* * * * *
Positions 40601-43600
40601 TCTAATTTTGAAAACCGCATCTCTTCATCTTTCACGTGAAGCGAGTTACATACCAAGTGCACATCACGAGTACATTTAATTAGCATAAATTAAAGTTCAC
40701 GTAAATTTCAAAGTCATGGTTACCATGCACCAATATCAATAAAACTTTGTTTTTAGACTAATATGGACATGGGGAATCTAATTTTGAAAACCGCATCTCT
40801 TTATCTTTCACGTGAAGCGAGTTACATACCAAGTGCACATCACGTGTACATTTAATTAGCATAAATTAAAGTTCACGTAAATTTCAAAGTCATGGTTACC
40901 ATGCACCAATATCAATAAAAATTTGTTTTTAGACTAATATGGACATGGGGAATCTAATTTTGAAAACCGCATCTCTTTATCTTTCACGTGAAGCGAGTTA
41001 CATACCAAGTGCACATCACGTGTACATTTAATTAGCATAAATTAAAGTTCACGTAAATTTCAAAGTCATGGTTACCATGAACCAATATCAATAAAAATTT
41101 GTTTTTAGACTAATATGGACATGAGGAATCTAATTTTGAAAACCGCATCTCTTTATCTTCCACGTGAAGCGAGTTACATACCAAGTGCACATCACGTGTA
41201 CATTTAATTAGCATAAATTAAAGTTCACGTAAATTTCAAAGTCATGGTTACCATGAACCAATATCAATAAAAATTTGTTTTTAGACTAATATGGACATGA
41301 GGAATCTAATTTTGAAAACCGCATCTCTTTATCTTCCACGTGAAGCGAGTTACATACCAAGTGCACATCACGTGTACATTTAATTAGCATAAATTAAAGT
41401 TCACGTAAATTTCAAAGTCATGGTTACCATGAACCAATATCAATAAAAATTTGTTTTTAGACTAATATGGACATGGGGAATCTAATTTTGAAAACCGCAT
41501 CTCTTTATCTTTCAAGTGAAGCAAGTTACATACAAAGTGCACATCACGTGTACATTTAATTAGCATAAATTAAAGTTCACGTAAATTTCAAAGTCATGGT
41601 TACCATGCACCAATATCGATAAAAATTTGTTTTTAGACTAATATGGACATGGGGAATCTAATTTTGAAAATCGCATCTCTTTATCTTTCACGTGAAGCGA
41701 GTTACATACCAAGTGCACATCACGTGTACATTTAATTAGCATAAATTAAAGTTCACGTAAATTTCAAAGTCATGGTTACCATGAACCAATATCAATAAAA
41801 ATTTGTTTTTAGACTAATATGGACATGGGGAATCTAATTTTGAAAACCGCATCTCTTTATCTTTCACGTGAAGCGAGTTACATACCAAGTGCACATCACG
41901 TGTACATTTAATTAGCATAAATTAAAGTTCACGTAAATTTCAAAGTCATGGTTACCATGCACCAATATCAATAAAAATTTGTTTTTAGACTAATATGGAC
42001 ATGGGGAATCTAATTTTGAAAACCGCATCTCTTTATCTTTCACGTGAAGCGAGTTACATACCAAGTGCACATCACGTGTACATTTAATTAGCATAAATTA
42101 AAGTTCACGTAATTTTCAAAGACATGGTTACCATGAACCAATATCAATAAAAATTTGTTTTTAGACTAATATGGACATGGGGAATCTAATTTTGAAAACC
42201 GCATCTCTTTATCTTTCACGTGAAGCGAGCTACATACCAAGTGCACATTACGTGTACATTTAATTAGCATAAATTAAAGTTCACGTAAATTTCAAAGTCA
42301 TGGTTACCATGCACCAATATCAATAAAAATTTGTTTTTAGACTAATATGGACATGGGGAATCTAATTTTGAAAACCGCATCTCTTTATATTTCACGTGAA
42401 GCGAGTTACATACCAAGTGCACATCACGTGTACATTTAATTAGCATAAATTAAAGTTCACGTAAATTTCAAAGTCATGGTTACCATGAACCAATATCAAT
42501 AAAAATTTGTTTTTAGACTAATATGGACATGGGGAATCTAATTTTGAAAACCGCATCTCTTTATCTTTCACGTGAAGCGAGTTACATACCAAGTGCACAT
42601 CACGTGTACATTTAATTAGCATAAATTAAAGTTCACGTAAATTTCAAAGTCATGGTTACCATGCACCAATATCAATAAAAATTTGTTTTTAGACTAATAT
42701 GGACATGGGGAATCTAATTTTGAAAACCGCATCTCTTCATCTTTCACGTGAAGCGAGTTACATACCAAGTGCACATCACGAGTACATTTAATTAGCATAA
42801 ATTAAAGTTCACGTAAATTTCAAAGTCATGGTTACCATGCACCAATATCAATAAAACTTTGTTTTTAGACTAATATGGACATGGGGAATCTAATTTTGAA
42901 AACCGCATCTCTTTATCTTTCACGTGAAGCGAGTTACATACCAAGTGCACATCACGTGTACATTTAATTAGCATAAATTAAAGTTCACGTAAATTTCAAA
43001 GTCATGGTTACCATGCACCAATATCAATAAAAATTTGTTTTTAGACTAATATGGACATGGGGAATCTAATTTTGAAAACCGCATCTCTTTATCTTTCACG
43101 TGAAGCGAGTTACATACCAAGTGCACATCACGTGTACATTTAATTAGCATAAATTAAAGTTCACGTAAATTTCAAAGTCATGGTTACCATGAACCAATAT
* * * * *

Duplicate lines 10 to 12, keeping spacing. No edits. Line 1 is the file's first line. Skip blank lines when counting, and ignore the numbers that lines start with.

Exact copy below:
41401 TCACGTAAATTTCAAAGTCATGGTTACCATGAACCAATATCAATAAAAATTTGTTTTTAGACTAATATGGACATGGGGAATCTAATTTTGAAAACCGCAT
41501 CTCTTTATCTTTCAAGTGAAGCAAGTTACATACAAAGTGCACATCACGTGTACATTTAATTAGCATAAATTAAAGTTCACGTAAATTTCAAAGTCATGGT
41601 TACCATGCACCAATATCGATAAAAATTTGTTTTTAGACTAATATGGACATGGGGAATCTAATTTTGAAAATCGCATCTCTTTATCTTTCACGTGAAGCGA